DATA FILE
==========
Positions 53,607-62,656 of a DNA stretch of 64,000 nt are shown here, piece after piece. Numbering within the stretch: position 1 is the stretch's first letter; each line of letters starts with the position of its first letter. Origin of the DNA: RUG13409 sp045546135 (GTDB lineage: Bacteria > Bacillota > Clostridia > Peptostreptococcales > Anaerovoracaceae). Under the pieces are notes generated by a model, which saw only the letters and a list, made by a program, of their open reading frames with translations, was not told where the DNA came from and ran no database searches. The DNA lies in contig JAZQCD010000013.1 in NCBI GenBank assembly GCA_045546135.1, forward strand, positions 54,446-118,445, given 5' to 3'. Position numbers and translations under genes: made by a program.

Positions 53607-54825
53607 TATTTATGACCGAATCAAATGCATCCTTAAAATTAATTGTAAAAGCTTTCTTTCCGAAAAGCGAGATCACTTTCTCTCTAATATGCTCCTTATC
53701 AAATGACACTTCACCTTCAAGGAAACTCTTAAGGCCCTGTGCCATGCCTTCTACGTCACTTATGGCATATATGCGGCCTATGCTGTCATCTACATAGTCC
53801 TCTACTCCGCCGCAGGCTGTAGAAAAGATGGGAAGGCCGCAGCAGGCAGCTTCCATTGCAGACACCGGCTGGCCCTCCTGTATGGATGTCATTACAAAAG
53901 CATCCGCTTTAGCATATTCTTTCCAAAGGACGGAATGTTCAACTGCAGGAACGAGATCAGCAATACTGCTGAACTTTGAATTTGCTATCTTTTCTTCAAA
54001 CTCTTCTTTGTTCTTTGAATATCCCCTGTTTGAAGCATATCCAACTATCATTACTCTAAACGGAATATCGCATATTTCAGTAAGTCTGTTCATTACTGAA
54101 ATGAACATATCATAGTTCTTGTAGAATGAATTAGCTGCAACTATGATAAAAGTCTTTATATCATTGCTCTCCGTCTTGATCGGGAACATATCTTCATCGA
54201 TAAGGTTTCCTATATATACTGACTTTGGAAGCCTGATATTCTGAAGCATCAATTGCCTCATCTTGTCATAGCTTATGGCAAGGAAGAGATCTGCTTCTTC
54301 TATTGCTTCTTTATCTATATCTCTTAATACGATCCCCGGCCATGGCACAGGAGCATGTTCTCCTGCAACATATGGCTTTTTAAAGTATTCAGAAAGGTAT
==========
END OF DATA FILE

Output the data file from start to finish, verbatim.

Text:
Positions 53,607-62,656 of a DNA stretch of 64,000 nt are shown here, piece after piece. Numbering within the stretch: position 1 is the stretch's first letter; each line of letters starts with the position of its first letter. Origin of the DNA: RUG13409 sp045546135 (GTDB lineage: Bacteria > Bacillota > Clostridia > Peptostreptococcales > Anaerovoracaceae). Under the pieces are notes generated by a model, which saw only the letters and a list, made by a program, of their open reading frames with translations, was not told where the DNA came from and ran no database searches. The DNA lies in contig JAZQCD010000013.1 in NCBI GenBank assembly GCA_045546135.1, forward strand, positions 54,446-118,445, given 5' to 3'. Position numbers and translations under genes: made by a program.

Positions 53607-54825
53607 TATTTATGACCGAATCAAATGCATCCTTAAAATTAATTGTAAAAGCTTTCTTTCCGAAAAGCGAGATCACTTTCTCTCTAATATGCTCCTTATC
53701 AAATGACACTTCACCTTCAAGGAAACTCTTAAGGCCCTGTGCCATGCCTTCTACGTCACTTATGGCATATATGCGGCCTATGCTGTCATCTACATAGTCC
53801 TCTACTCCGCCGCAGGCTGTAGAAAAGATGGGAAGGCCGCAGCAGGCAGCTTCCATTGCAGACACCGGCTGGCCCTCCTGTATGGATGTCATTACAAAAG
53901 CATCCGCTTTAGCATATTCTTTCCAAAGGACGGAATGTTCAACTGCAGGAACGAGATCAGCAATACTGCTGAACTTTGAATTTGCTATCTTTTCTTCAAA
54001 CTCTTCTTTGTTCTTTGAATATCCCCTGTTTGAAGCATATCCAACTATCATTACTCTAAACGGAATATCGCATATTTCAGTAAGTCTGTTCATTACTGAA
54101 ATGAACATATCATAGTTCTTGTAGAATGAATTAGCTGCAACTATGATAAAAGTCTTTATATCATTGCTCTCCGTCTTGATCGGGAACATATCTTCATCGA
54201 TAAGGTTTCCTATATATACTGACTTTGGAAGCCTGATATTCTGAAGCATCAATTGCCTCATCTTGTCATAGCTTATGGCAAGGAAGAGATCTGCTTCTTC
54301 TATTGCTTCTTTATCTATATCTCTTAATACGATCCCCGGCCATGGCACAGGAGCATGTTCTCCTGCAACATATGGCTTTTTAAAGTATTCAGAAAGGTAT